Both U.S. Senators and the U.S. Congressman that represents most of North Texas sounded off Tuesday after President Barack Obama made his case to America about the U.S. involvement in NATO operations in Libya.
U.S. Senator John Cornyn of Texas released this statement;
"When our men and women in uniform are sent into harm's way, Americans and troops deserve a clear mission from our commander-in-chief, not a speech nine days late. President Obama failed to explain why he unilaterally took our nation to war without bothering to make the case to the U.S. Congress. And now he's splitting the difference-telling us Gaddafi must go, but refusing to do what it takes to remove him. The American people, members of Congress, and our service members deserve more than this overture. I will most certainly keep our American troops in my thoughts and prayers, and I plan to raise my concerns during this week's Armed Services Committee hearings."
U.S. Senator Kay Bailey Hutchison released this statement;
"I am extremely hesitant to place American troops in harm's way and intervene in another country's civil war unless there are vital U.S. national security interests at stake.
"Certainly, we want to help citizens of oppressed nations help themselves as they fight a despotic government, but the line must be drawn at America leading the effort to topple a dictatorship.
"With the U.S. currently involved in Afghanistan, Iraq, and providing large scale humanitarian assistance in Japan, it does not diminish our standing in the world for someone else to take the lead in Libya. Sharing the responsibility with NATO and other allies is the prudent course, and I hope we'll see our allies continue to step up and provide the lion's share of the military effort. It is equally important that other Arab nations participate. It is not enough for them to give permission or make statements of support. The stable Arab nations should take the lead in their sphere to promote responsible solutions."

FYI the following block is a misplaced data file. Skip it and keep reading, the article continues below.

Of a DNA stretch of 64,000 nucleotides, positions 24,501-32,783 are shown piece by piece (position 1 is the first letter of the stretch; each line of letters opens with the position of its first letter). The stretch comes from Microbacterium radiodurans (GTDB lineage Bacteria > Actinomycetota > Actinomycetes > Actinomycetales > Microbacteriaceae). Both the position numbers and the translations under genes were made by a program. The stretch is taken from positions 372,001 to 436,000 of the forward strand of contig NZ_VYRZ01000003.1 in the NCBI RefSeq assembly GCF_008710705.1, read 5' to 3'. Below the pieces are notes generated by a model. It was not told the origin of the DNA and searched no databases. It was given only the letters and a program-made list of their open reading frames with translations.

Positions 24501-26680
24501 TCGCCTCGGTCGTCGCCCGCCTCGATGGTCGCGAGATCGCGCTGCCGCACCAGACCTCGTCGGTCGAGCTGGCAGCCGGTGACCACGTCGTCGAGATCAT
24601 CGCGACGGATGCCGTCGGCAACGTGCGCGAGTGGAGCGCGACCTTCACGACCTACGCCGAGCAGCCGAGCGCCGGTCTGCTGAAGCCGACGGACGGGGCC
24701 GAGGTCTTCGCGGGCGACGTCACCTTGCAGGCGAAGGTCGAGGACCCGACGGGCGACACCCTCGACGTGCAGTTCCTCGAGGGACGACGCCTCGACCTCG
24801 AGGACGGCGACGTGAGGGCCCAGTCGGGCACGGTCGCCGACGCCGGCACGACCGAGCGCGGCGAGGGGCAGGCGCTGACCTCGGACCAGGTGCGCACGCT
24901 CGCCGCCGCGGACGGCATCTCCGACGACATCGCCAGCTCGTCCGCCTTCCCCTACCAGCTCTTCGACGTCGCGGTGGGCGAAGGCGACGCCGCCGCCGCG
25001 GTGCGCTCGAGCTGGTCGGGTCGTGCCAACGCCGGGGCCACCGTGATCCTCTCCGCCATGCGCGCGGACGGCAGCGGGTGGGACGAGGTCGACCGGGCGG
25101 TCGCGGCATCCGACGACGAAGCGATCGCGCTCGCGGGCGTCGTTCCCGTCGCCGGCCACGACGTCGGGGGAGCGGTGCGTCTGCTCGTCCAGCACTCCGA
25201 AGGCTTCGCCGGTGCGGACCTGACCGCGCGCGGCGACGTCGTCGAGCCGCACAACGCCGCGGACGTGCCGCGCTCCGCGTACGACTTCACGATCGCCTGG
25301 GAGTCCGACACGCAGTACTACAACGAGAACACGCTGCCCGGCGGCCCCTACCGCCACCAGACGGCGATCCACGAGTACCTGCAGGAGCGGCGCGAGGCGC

We spoke with District 13 U.S. Congressman Mac Thornberry this afternoon on the phone from Washington and he told us that he was impressed with one part of the President's speech.
"I thought he put the best face he could on the humanitarian aspect of the mission, but as far as where we go from here; how long we'll be there, how we'll know when it is when we get there, how much it will cost. I didn't hear any of those answers," said Congressman Thornberry.
He also told us he would like to see the Commander in Chief be a little bit more selective in the battles he chooses to fight.